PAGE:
Crude-by-rail flows from US Midwest to West Coast fall 28% on month in April: EIA
Crude-by-rail shipments from the US Midwest to the West Coast fell 28% month on month to 157,000 b/d in April amid lower refining runs and plunging North Dakota oil production, according to data released June 30 by the Energy Information Administration.
The shipments were down from 211,000 b/d in April 2019.
West Coast refineries would have an incentive to max out Bakken flows while prices are low, but a market source said the plants likely saw better waterborne prices from an oversupply of vessels.
The monthly rail movements tend to show seasonality related to refinery runs, said Jenna Delaney, S&P Global Platts team lead of North American oil analytics. Given how much refinery runs fell off in April and May, she expects Bakken rail shipments to the West Coast to decline further in May.
Outright prices for Bakken crude in the Williston Basin dropped sharply beginning in March, following a drop in the NYMEX light sweet crude contract.
Williston Basin crude for injection into the Dakota Access Pipeline dropped from $42.76/b on March 5 to a year-to-date low of $11.49/b on April 21. So far this year, Williston Basin crude has averaged at an outright value of about $34.15/b. Prices have recovered somewhat in June, averaging $34.40/b.
Values for railed barrels out of the Williston basin often fetch a slight premium of between 25 cents/b and 50 cents/b over those that are injected into pipes, according to market sources.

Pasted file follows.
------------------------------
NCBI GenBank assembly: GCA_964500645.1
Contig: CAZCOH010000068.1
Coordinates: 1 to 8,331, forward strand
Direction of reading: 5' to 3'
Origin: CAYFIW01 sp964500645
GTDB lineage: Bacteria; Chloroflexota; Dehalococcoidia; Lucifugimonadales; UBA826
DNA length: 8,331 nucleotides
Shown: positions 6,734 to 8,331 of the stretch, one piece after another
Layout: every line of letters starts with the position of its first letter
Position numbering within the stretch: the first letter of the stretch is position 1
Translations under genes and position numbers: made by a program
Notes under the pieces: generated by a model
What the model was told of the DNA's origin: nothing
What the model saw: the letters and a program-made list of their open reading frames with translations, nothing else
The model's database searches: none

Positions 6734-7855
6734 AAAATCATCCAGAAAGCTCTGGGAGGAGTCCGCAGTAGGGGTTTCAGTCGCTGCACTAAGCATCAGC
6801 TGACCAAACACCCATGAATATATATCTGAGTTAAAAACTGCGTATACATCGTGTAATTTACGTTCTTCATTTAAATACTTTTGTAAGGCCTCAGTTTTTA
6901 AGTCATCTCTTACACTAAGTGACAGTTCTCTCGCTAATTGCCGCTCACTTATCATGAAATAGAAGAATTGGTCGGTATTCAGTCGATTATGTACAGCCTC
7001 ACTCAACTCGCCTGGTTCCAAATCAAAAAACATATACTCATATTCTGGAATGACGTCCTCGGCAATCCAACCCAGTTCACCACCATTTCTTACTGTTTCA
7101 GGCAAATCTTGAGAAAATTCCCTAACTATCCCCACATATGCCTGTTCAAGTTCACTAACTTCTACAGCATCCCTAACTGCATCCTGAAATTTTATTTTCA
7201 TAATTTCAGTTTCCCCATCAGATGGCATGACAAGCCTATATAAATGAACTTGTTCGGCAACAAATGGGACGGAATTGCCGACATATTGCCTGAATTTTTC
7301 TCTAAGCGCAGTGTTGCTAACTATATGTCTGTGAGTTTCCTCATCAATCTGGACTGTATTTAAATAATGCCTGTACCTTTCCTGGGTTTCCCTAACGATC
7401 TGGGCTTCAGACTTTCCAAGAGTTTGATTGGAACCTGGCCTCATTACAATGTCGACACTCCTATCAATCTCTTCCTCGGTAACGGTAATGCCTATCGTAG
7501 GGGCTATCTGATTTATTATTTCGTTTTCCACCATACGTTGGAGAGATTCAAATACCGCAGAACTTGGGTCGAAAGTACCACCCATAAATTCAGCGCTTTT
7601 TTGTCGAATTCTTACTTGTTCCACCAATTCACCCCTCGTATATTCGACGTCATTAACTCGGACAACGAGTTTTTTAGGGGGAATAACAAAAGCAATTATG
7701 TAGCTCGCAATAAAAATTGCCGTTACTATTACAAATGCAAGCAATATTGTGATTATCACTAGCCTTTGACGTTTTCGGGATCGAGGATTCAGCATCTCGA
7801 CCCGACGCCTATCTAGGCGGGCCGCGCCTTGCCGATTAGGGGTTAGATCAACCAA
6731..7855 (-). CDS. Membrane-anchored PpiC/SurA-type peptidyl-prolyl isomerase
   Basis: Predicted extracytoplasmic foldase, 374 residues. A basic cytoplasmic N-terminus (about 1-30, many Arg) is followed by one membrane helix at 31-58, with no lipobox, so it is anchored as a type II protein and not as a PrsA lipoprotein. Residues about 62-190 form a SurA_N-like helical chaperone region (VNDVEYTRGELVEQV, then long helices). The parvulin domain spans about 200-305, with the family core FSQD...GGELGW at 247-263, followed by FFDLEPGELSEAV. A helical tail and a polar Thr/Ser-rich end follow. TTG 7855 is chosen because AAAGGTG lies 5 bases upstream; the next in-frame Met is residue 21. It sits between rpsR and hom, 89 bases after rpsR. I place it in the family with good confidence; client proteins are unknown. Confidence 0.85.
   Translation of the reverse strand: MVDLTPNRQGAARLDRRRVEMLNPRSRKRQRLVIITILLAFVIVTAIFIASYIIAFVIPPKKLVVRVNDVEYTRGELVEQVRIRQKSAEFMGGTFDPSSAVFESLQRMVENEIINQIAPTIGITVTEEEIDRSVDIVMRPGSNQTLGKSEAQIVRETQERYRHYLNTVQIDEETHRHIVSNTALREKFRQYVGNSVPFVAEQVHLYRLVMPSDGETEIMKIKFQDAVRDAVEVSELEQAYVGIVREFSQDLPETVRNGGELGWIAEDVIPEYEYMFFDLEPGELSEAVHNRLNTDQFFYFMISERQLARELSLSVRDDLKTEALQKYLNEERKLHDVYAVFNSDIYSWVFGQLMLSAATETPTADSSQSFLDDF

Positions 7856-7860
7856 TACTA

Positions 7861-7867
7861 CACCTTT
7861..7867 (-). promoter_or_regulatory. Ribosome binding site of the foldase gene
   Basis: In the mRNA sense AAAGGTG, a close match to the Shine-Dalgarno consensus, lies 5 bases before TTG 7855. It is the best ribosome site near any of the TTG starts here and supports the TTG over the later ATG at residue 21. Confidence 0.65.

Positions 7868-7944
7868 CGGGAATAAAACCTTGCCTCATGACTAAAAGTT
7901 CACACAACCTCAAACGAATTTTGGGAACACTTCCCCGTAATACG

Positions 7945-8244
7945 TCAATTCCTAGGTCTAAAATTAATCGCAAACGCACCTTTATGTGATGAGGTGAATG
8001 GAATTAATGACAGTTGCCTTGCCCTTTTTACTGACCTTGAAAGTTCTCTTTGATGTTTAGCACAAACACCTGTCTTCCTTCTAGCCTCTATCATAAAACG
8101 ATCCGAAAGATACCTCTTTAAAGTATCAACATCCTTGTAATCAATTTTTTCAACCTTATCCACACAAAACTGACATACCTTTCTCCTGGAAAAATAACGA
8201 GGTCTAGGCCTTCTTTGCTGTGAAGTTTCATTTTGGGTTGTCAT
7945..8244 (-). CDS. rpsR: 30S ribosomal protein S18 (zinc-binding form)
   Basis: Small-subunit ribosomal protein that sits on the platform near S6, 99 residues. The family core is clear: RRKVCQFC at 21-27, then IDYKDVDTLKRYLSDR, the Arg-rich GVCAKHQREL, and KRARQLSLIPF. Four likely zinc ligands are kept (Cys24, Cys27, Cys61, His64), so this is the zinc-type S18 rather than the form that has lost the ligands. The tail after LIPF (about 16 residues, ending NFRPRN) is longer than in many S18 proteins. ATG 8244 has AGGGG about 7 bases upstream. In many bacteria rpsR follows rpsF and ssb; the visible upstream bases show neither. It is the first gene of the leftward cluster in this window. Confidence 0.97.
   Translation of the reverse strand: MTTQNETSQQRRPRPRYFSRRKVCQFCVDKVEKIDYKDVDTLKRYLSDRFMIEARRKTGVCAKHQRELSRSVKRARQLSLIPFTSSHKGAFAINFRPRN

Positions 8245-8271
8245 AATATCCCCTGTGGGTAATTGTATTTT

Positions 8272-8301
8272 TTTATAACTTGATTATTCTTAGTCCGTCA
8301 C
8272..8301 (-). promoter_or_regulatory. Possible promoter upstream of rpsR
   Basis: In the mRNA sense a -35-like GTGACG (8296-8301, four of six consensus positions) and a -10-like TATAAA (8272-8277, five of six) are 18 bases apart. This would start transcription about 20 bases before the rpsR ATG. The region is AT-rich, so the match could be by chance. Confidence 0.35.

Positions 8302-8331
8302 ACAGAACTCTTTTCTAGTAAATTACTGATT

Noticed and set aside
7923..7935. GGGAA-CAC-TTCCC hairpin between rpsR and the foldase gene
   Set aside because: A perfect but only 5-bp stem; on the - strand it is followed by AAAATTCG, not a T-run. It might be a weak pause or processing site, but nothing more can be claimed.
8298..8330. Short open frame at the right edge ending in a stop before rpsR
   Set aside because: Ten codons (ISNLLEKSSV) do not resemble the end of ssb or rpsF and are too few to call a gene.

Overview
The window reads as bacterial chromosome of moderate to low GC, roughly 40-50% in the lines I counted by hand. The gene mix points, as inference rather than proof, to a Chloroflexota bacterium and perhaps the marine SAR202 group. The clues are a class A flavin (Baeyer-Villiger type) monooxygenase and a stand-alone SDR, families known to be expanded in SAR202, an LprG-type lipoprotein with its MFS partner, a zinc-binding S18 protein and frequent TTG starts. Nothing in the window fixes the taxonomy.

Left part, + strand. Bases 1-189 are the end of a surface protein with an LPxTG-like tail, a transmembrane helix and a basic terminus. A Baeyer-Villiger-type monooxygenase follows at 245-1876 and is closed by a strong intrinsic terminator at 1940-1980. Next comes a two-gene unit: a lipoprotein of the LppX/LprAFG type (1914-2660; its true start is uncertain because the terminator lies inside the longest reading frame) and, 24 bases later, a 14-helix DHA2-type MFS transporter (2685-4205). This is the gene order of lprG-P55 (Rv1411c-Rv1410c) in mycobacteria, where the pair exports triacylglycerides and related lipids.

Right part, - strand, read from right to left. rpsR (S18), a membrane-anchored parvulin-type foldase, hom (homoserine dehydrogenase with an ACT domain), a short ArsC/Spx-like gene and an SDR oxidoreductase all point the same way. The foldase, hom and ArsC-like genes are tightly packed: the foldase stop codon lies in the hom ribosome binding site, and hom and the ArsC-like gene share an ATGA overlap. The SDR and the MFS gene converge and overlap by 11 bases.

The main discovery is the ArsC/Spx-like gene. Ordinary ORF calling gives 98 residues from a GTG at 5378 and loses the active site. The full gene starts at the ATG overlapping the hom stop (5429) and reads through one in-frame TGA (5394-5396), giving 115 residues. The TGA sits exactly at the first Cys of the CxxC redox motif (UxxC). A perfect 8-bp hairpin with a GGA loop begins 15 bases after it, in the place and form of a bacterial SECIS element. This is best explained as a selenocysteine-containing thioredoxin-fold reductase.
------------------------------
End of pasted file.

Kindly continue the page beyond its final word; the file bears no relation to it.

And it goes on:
North Dakota saw its sharpest oil production drop on record in April as output sank to 1.219 million b/d, down 15% from March, according to the latest North Dakota Pipeline Authority data.
The state’s output was projected to drop further in May, with shut-ins likely peaking that month at around 510,000 b/d.
Low oil prices and weak demand due to the coronavirus pandemic have hammered operators in North Dakota, where oil output had set a record high of 1.52 million b/d in November 2019. In mid-June, North Dakota regulators estimated current production at 925,000-970,000 b/d.
The declining rail shipments to the west come despite US federal regulators in May blocking Washington state’s crude-by-rail vapor limits that had effectively capped Bakken shipments to Puget Sound refineries since last year. The law was seen as blocking as much as 200,000 b/d of Bakken crude when it took effect in July 2019.
Canadian imports rise
Midwest crude-by-rail shipments also fell to the East Coast, but only by 6% from March to 115,000 b/d in April, EIA data showed.
Total rail shipments from the Midwest fell to 277,000 b/d in April, down from 371,000 b/d in March and 346,000 b/d in April 2019.
More Canadian crude moved to the Midwest by rail in April, at 46,000 b/d, up from 31,000 b/d in March and 12,000 b/d in April 2019.
By contrast, less Canadian crude made its way to the Gulf Coast by rail in April, at 123,000 b/d, down from 190,000 b/d in March and 160,000 b/d in April 2019.
US crude shipments by rail to the Gulf Coast dropped to just 15,000 b/d in April, down from 45,000 b/d in March and 95,000 b/d in April 2019.